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N E B K C 

Dog ownership


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After weeks or months of planning and consideration, you made the decision to get another dog. Two dogs are as easy to take care of as one dog, if your first dog has been well trained and will model good dog-manners to the new dog.  However, adding a second canine to the household is financially more expensive and requires more time (in terms of training, feeding, walking, and picking up after your dogs), and may reveal underlying behavioral problems in your dog. As a multiple dog household, we encourage people that are ready for the responsibility to add that second dog to the household. Benefits of a second dog include: more love/companionship, saving a dog from a shelter, a playmate for your current dog, etc.

Before you adopt, keep these things in mind:


1. Is Your Dog Ready for a Playmate?

Before adding a second dog, you should decide whether or not your dog is ready for a playmate. Determine if your dog has any underlying behavioral issues that need to be addressed, such as: separation anxiety, excessive barking, leash-reactivity to dogs or humans, pulling excessively on leash, house-training accidents, destructiveness, and aggression towards humans, dogs, or other small animals. New dogs can and will mirror your other dog’s behaviors, both good and bad. One fido terror can suddenly turn into two and require twice as much work. Two badly behaved dogs make life miserable for both your family and the dogs.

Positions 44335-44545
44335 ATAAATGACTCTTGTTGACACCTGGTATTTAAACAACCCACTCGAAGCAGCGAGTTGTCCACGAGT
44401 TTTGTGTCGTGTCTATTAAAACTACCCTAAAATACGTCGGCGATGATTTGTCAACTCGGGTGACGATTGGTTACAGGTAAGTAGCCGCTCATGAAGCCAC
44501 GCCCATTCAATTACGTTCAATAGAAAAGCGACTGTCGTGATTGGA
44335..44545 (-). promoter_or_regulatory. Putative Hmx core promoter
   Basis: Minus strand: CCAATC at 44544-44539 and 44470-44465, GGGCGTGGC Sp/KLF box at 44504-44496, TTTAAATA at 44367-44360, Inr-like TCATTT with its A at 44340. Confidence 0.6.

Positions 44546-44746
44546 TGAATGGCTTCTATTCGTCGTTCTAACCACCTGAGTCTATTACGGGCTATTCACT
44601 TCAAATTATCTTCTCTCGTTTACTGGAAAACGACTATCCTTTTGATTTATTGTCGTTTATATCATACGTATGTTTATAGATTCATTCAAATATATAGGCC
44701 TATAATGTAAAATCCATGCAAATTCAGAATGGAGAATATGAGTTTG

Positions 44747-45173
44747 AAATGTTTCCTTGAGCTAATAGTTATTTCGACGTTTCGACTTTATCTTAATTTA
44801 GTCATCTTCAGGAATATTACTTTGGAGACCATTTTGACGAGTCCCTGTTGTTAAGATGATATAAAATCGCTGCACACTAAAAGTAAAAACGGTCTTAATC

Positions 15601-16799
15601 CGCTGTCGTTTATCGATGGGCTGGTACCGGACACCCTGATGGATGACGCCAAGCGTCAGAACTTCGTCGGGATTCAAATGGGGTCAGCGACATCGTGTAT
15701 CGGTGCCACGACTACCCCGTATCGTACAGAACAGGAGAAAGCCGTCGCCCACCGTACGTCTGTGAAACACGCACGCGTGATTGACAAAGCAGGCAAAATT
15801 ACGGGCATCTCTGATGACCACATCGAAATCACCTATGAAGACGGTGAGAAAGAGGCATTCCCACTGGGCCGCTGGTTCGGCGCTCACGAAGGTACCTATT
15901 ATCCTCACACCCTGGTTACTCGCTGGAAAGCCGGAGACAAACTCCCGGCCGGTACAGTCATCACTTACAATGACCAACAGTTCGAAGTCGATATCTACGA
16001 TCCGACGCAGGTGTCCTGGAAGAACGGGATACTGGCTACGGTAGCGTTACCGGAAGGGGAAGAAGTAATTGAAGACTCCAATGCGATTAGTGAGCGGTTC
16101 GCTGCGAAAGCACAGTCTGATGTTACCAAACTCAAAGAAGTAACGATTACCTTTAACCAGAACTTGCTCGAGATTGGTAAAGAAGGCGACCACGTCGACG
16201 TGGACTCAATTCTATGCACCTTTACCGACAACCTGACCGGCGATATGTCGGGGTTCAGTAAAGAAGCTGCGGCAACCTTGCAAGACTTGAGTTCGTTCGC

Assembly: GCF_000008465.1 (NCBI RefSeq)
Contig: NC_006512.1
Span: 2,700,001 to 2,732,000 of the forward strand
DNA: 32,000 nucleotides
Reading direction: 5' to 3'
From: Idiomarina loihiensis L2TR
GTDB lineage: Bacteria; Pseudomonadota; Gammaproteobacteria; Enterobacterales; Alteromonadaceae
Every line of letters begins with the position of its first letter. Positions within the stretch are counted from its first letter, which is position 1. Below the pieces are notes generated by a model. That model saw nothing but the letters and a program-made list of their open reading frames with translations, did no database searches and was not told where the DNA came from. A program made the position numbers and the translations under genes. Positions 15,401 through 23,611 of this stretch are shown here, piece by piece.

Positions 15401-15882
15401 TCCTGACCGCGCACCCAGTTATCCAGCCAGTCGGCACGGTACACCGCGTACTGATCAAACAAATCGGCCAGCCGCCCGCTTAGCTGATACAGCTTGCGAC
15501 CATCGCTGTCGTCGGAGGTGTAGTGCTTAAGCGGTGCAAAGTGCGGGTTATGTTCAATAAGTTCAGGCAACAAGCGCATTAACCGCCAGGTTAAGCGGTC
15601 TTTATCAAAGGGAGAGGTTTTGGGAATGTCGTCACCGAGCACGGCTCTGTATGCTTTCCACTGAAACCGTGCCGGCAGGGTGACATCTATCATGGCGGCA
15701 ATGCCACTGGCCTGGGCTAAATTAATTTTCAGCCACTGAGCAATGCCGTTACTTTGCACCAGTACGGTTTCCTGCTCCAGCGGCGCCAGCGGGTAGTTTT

Many behaviorists recommend waiting a year before getting your dog a playmate. It can take upwards of 6 months for a dog to adjust to a new environment, followed by another 6 months of quality bonding with owners and learning house rules and commands. Integrating another dog sooner than a year is very achievable, but the owner will need to be sure to establish leadership through house rules and boundaries to ensure success.


2. Selecting the Right Dog

You want your second dog to be compatible with you current dog. Think about these common dog traits:

  • Is your dog older or a couch potato? Bringing in a high-energy breed or young puppy could be very annoying to your current dog. Instead, find a dog whose energy is most like your current dog.